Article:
Uncharted 3: Drake's Deception
If somewhere in the cross-pollinated netherworld of action-adventure games and movies, Indiana Jones and Lara Croft met, married and had a son … he surely would grow up to be Uncharted's Nathan Drake. In fact, all it would take are a few family vacations with his folks and a couple of desert horseback riding lessons from his uncle Lawrence (of Arabia), and he'd be fully prepared for the exploits of Uncharted 3: Drake's Deception.
It all starts in a shadowy lee of London. Instead of opening in the midst of a disaster, as is typical of past adventures in the Uncharted series, this new title opens with Nathan walking into an English pub to sell an ancient artifact, and ending up in a rough-and-tumble bar brawl. But this isn't just a hero looking for brew and a battering. In true Indiana Jones style it's all a ploy to draw out important individuals who bear vital information.
Nathan's lifelong quest to track down secrets once hidden by Sir Francis Drake is coming to a head. And if his suspicions are correct, the clues may lead him to the "Atlantis of the Sands," a legendary city of immeasurable wealth buried somewhere in the heart of the vast Rub' al Khali desert. Getting there will mean unearthing a lost notebook once belonging to T.E. Lawrence, raiding Crusader crypts in a Syrian citadel, braving the tormenting Arabian sandstorms, spelunking a vast underground tomb and thwarting an evil order that dates back four centuries.
Watch Your Movie (With a Controller)
If that sounds like a twisting adventure storyline readymade for the cineplex, it's for good reason. "A bunch of us at [gamemaker] Naughty Dog have made a study of storytelling, in particular storytelling in film," said Uncharted 3 designer Richard Lemarchand. "It's important, when you're telling a fantastical story, to ground it. Enough of the story has to be comprised of recognizable nuts-and-bolts reality so that the audience has something to grab onto during the tale." And, indeed, if you research the details of this gaming adventure you'll find that all the curiosity-piquing elements were snatched right out of the history books.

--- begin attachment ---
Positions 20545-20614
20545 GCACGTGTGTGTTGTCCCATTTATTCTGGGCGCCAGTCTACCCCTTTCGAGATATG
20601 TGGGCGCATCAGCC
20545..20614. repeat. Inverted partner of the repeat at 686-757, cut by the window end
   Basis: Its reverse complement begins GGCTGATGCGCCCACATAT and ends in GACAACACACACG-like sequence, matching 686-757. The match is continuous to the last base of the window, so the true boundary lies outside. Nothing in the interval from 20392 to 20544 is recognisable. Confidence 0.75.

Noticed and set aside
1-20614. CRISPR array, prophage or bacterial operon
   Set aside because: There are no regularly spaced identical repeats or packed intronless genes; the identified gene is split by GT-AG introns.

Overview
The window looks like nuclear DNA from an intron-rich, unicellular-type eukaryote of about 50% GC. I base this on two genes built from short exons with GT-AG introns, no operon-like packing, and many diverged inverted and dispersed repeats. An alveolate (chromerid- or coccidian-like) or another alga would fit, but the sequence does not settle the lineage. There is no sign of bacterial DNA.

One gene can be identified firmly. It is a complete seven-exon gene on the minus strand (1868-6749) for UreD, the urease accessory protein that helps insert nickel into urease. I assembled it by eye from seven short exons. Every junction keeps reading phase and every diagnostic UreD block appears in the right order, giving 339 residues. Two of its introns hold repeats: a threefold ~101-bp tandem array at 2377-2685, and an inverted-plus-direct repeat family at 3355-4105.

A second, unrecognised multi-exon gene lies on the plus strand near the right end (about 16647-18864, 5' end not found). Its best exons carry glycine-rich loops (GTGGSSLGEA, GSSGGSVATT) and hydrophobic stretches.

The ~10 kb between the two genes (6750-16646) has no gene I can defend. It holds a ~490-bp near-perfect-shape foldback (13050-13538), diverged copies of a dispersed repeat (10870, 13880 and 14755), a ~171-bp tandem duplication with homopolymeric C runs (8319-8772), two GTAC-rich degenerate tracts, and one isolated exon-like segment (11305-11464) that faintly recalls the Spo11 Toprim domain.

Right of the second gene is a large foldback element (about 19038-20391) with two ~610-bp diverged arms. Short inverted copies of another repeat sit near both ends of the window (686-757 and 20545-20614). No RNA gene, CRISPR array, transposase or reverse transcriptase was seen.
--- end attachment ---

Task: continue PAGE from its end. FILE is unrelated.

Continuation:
Add in dramatic camera-like perspectives, incredibly lifelike graphics and an extremely intuitive mechanic, and you've got a game that literally feels as if you're playing a movie. I haven't played very many games that convey more fluid, hold-your-breath realism than this one does when its hero is running from pursuers and leaping from one precipice to the next, scrambling up out of the bowels of a sinking ship, or hanging on for dear life by a strand of netting that's dangling from a spiraling cargo plane.
USA Today called it "arguably the year's best game." The New York Times used the word "spectacular," followed by, "The finest, most exciting action-adventure movie in years." And review site ign.com said, "From the moment the music swells on the title screen to the moment the credits roll, Uncharted 3 is a masterpiece."
Watch Your Step (When You Approach the T)
Drake's Deception follows the lead of the Tomb Raider games by adding quite a few massive set pieces and ancient riddles/puzzles to solve. There's also a whole lot of chuckling character interplay. As with other "masterpieces" of the theater house and game room, however, there are a few low-hanging ledges and other duck-worthy bits that should be noted: Nathan may be a good-guy hero whose favorite expletive in the heat of action is the low-grade "oh crap!" but that doesn't keep his mentor, Sully, or other characters in his orbit from spitting out the s-word, or peppering the path ahead with "a‑‑," "h‑‑‑" and "d‑‑n." God's name is misused. (And there are no language filters to keep these blurted-out bits at bay.)
Then, of course, there's all that climbing, sneaking, shooting, running and brawling, in both hand-to-hand and grab-a-gun forms. Well-choreographed fight scenes include an occasional choke hold or a crashing beer bottle to the noggin. Nathan plugs his bullet-blazing foes with ammo from revolvers, Magnums, shotguns, sniper rifles and RPGs. The only blood flow, though, is seen when a friend is shot, his shirt slowly blossoming with a red stain. There are a number of skeletons scattered around in the various ruins. And at one point a drug-induced haze causes Nathan to see his enemies sporting flaming, demon-like heads.